Family life has become more complicated today as many people marry more than once or have more than one family. This can lead to a lot of confusion as to who should inherit a person's estate when they die. The answer will depend on whether or not a Will has been made, and if there is a Will, whether it is valid. For example, should there not be a Will, it could be that administrators are not administering the estate in accordance with the Rules of Intestacy. Problems could also include concerns about the validity of a Will, the failure to provide for someone in a Will, or concerns about the honesty of the executors or administrators in general during their administration of a deceased person's estate. Whatever the issue, look no further than our specialist team who have a considerable amount of experience in this complex area of law.
Some examples of where contested Probate claims may arise include:
For a Will to be valid it must be written, signed, dated and witnessed following strict rules. If these rules are not complied with then the Will may be invalid.
Will disputes are common when the person making the Will may have been suffering from Alzheimer's disease or other forms of dementia.The person making the Will must have understood the they were doing when making the Will. If you are concerned a loved one died without the capacity to make their Will please get in touch, we can help.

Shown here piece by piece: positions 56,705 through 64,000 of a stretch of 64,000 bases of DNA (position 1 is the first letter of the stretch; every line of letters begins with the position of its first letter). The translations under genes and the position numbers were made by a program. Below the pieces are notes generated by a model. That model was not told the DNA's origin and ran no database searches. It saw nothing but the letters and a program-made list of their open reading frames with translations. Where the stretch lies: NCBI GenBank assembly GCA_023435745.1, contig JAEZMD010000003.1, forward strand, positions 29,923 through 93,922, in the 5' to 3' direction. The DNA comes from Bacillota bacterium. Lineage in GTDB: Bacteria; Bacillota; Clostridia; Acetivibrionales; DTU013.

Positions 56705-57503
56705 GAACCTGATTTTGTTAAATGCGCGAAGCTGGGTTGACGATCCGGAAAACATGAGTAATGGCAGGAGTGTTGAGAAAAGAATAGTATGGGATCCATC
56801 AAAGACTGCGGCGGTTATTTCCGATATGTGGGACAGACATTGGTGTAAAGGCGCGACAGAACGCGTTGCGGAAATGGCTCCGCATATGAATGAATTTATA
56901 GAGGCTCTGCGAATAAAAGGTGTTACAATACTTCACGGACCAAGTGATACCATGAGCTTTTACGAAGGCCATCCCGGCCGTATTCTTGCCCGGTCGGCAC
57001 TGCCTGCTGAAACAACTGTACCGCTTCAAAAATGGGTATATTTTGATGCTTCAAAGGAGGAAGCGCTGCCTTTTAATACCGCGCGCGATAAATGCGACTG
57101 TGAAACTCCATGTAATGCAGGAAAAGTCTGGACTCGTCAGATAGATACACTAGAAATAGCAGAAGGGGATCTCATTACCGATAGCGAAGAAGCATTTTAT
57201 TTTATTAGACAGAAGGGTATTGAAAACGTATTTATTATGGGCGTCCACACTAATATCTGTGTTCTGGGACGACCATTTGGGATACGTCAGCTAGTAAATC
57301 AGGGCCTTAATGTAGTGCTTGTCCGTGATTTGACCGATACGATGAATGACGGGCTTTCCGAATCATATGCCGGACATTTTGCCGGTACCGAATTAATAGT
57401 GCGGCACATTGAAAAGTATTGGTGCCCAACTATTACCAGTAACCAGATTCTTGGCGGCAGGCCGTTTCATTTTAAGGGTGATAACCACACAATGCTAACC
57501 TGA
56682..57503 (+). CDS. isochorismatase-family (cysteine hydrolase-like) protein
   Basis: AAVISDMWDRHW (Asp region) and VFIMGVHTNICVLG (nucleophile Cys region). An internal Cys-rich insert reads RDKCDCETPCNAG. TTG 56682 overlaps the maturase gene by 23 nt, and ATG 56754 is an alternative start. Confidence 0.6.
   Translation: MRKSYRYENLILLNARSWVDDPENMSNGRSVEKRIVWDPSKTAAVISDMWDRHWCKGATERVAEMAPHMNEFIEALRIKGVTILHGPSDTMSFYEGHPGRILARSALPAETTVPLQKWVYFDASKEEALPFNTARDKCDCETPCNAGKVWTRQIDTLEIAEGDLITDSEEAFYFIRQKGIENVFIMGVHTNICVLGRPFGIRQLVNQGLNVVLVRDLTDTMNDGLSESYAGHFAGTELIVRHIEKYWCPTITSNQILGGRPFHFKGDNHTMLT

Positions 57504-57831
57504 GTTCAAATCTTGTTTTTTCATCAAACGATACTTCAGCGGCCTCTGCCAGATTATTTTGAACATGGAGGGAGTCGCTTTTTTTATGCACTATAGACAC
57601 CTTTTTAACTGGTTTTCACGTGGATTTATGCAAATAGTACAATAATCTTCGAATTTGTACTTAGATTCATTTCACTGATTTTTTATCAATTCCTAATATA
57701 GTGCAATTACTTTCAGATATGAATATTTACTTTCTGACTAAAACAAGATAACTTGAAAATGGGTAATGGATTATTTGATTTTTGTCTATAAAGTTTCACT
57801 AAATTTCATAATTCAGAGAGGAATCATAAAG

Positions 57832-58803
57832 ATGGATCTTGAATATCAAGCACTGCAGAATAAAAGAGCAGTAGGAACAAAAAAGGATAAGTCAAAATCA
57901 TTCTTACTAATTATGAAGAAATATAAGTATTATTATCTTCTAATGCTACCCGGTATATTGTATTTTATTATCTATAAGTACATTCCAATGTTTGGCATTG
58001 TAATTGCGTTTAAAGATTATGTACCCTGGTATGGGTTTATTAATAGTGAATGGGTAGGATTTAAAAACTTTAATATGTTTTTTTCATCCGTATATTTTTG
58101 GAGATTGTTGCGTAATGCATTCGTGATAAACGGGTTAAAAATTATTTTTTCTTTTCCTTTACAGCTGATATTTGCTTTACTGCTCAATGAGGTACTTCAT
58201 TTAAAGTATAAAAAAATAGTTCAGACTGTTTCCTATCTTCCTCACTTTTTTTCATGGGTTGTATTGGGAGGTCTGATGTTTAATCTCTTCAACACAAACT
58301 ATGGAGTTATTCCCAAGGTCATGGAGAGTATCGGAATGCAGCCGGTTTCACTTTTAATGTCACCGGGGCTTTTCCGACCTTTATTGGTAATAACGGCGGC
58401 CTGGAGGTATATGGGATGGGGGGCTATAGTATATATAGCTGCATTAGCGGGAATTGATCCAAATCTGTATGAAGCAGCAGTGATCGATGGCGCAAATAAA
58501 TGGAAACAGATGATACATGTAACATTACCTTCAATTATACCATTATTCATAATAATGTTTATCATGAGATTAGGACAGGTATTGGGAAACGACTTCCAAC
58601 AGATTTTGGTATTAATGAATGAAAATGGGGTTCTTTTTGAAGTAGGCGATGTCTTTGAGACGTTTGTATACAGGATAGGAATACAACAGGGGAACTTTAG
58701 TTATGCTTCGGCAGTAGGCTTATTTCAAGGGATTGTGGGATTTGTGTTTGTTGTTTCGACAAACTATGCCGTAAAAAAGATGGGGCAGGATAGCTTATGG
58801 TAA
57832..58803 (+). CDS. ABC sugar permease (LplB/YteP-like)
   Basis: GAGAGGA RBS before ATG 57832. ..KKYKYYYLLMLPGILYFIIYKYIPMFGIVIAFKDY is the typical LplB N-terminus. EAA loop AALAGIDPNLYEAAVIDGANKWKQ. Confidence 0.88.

This is where the person making the will was unduly pressurised into making or altering their Will, for example if they were forced to make someone benefit from the terms of their Will who they would not have otherwise provided for.
These types of claims can be made against the estate if it can be shown that the person making the claim was in someway financially dependent upon the Deceased before they died.
If any of these issues affect an estate that you are involved in either as a beneficiary or in administering it please contact us.